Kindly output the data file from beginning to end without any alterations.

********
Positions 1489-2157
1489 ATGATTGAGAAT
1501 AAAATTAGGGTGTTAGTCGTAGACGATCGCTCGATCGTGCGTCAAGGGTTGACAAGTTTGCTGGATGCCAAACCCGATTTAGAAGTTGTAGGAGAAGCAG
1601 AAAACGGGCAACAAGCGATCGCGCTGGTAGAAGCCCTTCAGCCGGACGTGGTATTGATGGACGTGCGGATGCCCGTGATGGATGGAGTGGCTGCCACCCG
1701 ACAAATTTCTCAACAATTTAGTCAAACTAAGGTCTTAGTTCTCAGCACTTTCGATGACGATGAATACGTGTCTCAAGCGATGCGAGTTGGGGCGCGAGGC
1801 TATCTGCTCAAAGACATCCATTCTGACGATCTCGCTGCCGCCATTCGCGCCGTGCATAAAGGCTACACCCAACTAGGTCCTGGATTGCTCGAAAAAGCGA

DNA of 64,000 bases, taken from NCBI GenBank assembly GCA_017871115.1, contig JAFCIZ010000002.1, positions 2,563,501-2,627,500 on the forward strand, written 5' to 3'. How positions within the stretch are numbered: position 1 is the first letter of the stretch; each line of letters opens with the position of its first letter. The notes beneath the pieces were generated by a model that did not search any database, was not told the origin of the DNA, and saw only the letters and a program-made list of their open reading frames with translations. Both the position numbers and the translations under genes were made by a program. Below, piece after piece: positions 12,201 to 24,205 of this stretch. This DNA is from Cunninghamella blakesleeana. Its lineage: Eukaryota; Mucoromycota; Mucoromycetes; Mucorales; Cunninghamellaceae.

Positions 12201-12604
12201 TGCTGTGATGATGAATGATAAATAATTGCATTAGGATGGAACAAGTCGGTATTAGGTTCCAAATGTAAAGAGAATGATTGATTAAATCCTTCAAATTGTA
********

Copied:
Positions 1489-2157
1489 ATGATTGAGAAT
1501 AAAATTAGGGTGTTAGTCGTAGACGATCGCTCGATCGTGCGTCAAGGGTTGACAAGTTTGCTGGATGCCAAACCCGATTTAGAAGTTGTAGGAGAAGCAG
1601 AAAACGGGCAACAAGCGATCGCGCTGGTAGAAGCCCTTCAGCCGGACGTGGTATTGATGGACGTGCGGATGCCCGTGATGGATGGAGTGGCTGCCACCCG
1701 ACAAATTTCTCAACAATTTAGTCAAACTAAGGTCTTAGTTCTCAGCACTTTCGATGACGATGAATACGTGTCTCAAGCGATGCGAGTTGGGGCGCGAGGC
1801 TATCTGCTCAAAGACATCCATTCTGACGATCTCGCTGCCGCCATTCGCGCCGTGCATAAAGGCTACACCCAACTAGGTCCTGGATTGCTCGAAAAAGCGA

DNA of 64,000 bases, taken from NCBI GenBank assembly GCA_017871115.1, contig JAFCIZ010000002.1, positions 2,563,501-2,627,500 on the forward strand, written 5' to 3'. How positions within the stretch are numbered: position 1 is the first letter of the stretch; each line of letters opens with the position of its first letter. The notes beneath the pieces were generated by a model that did not search any database, was not told the origin of the DNA, and saw only the letters and a program-made list of their open reading frames with translations. Both the position numbers and the translations under genes were made by a program. Below, piece after piece: positions 12,201 to 24,205 of this stretch. This DNA is from Cunninghamella blakesleeana. Its lineage: Eukaryota; Mucoromycota; Mucoromycetes; Mucorales; Cunninghamellaceae.

Positions 12201-12604
12201 TGCTGTGATGATGAATGATAAATAATTGCATTAGGATGGAACAAGTCGGTATTAGGTTCCAAATGTAAAGAGAATGATTGATTAAATCCTTCAAATTGTA